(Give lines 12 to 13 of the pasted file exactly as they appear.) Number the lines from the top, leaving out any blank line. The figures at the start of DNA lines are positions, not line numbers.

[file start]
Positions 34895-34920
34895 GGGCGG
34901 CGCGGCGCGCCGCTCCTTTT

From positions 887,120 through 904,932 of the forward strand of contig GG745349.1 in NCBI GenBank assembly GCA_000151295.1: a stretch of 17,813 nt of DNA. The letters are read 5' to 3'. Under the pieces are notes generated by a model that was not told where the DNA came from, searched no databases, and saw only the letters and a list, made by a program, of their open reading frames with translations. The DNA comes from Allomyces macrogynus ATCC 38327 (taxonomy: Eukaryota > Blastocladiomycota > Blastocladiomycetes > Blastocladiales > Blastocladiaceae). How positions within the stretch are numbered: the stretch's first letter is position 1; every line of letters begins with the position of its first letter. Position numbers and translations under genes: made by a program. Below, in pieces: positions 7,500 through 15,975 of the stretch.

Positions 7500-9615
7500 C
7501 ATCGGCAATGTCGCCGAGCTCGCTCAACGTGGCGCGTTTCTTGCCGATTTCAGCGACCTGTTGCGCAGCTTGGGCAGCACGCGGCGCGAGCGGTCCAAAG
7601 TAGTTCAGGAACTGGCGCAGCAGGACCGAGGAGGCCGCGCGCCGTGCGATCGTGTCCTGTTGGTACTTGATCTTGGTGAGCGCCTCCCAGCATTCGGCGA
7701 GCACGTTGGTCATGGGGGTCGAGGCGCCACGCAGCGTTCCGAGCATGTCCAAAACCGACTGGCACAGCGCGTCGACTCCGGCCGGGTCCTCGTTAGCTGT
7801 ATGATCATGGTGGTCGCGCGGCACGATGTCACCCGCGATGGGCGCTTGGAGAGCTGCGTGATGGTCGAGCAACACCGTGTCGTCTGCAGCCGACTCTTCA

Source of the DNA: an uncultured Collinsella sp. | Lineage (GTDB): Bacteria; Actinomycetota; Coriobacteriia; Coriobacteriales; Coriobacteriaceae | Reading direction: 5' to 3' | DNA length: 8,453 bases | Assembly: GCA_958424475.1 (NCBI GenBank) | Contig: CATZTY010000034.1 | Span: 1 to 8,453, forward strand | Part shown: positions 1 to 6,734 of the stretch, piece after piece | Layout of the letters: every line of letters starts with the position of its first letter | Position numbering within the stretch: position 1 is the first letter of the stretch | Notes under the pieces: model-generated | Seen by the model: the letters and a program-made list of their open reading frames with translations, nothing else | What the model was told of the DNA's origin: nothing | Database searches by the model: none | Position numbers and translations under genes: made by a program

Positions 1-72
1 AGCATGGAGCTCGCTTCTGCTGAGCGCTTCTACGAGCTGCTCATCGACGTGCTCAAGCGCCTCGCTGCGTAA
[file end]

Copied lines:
Positions 1-72
1 AGCATGGAGCTCGCTTCTGCTGAGCGCTTCTACGAGCTGCTCATCGACGTGCTCAAGCGCCTCGCTGCGTAA